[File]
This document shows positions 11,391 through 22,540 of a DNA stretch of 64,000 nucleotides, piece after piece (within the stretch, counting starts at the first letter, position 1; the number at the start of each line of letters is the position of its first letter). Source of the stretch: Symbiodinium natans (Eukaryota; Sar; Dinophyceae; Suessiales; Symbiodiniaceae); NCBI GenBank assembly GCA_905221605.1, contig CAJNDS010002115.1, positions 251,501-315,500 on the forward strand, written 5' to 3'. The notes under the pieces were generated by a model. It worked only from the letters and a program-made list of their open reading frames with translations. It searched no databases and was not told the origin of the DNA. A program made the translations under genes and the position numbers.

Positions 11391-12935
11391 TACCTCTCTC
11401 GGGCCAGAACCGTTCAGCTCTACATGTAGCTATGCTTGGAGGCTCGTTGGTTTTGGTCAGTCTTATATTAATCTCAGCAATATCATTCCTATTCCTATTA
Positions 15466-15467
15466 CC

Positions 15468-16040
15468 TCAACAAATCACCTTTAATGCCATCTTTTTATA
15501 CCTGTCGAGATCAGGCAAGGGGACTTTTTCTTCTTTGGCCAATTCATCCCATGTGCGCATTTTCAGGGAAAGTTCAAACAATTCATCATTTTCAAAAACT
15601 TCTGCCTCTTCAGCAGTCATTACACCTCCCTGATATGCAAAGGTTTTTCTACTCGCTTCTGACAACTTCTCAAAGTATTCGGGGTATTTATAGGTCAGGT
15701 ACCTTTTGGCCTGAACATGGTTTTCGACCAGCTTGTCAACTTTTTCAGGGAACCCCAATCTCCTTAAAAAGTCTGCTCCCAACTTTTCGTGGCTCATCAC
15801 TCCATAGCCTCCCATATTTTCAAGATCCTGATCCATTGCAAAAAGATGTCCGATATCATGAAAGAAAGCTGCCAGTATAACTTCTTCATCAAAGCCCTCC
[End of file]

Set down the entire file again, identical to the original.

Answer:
This document shows positions 11,391 through 22,540 of a DNA stretch of 64,000 nucleotides, piece after piece (within the stretch, counting starts at the first letter, position 1; the number at the start of each line of letters is the position of its first letter). Source of the stretch: Symbiodinium natans (Eukaryota; Sar; Dinophyceae; Suessiales; Symbiodiniaceae); NCBI GenBank assembly GCA_905221605.1, contig CAJNDS010002115.1, positions 251,501-315,500 on the forward strand, written 5' to 3'. The notes under the pieces were generated by a model. It worked only from the letters and a program-made list of their open reading frames with translations. It searched no databases and was not told the origin of the DNA. A program made the translations under genes and the position numbers.

Positions 11391-12935
11391 TACCTCTCTC
11401 GGGCCAGAACCGTTCAGCTCTACATGTAGCTATGCTTGGAGGCTCGTTGGTTTTGGTCAGTCTTATATTAATCTCAGCAATATCATTCCTATTCCTATTA
Positions 15466-15467
15466 CC

Positions 15468-16040
15468 TCAACAAATCACCTTTAATGCCATCTTTTTATA
15501 CCTGTCGAGATCAGGCAAGGGGACTTTTTCTTCTTTGGCCAATTCATCCCATGTGCGCATTTTCAGGGAAAGTTCAAACAATTCATCATTTTCAAAAACT
15601 TCTGCCTCTTCAGCAGTCATTACACCTCCCTGATATGCAAAGGTTTTTCTACTCGCTTCTGACAACTTCTCAAAGTATTCGGGGTATTTATAGGTCAGGT
15701 ACCTTTTGGCCTGAACATGGTTTTCGACCAGCTTGTCAACTTTTTCAGGGAACCCCAATCTCCTTAAAAAGTCTGCTCCCAACTTTTCGTGGCTCATCAC
15801 TCCATAGCCTCCCATATTTTCAAGATCCTGATCCATTGCAAAAAGATGTCCGATATCATGAAAGAAAGCTGCCAGTATAACTTCTTCATCAAAGCCCTCC